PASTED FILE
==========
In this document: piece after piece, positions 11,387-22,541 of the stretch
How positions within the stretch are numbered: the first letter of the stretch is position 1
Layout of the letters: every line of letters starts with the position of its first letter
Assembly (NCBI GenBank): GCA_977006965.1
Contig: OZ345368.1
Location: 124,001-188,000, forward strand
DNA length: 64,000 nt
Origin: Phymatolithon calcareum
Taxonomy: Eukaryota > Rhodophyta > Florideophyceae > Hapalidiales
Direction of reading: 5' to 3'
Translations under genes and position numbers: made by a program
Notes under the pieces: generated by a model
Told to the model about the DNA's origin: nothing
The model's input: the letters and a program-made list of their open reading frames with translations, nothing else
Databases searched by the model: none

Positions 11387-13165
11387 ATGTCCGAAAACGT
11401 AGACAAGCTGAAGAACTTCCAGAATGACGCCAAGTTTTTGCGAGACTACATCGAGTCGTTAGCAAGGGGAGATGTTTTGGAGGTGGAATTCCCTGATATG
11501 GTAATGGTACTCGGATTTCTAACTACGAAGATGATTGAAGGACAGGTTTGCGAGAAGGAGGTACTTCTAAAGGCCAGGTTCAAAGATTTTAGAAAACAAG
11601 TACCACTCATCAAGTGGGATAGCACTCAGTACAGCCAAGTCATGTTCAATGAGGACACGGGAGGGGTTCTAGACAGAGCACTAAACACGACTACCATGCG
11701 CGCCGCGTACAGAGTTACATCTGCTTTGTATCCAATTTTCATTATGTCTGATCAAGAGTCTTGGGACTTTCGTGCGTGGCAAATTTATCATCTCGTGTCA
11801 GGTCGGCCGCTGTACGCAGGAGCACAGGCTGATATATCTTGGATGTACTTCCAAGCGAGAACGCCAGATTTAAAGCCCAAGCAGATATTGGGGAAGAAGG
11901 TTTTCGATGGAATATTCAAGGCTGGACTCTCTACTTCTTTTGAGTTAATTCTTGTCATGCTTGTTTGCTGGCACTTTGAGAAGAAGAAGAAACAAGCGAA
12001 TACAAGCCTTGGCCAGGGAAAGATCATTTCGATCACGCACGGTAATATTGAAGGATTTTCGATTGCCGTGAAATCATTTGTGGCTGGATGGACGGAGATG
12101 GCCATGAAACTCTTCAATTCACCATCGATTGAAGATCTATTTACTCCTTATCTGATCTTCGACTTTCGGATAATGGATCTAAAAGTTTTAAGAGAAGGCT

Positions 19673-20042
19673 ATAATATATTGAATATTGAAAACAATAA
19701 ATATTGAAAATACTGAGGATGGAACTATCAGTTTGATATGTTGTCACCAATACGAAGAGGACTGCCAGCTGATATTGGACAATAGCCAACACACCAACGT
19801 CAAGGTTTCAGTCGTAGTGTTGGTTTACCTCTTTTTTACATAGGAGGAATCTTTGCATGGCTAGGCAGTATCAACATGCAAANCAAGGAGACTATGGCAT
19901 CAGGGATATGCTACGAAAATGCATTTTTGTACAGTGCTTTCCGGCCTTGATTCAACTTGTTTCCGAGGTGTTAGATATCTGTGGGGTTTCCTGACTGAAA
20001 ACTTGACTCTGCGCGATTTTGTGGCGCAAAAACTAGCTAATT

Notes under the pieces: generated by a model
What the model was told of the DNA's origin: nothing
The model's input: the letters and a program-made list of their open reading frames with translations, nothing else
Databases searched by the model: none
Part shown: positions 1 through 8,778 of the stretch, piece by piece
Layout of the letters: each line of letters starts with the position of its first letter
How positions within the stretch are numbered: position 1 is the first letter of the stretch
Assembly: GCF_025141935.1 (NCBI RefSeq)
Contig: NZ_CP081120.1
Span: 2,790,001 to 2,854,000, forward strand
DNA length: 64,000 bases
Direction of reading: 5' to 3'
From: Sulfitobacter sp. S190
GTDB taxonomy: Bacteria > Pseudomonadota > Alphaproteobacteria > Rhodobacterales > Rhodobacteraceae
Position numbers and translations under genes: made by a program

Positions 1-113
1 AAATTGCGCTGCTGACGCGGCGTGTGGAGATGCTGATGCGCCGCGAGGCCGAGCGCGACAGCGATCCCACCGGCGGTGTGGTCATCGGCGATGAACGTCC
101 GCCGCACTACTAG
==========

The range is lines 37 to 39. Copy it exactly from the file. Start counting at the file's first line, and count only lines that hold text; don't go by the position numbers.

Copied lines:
Layout of the letters: each line of letters starts with the position of its first letter
How positions within the stretch are numbered: position 1 is the first letter of the stretch
Assembly: GCF_025141935.1 (NCBI RefSeq)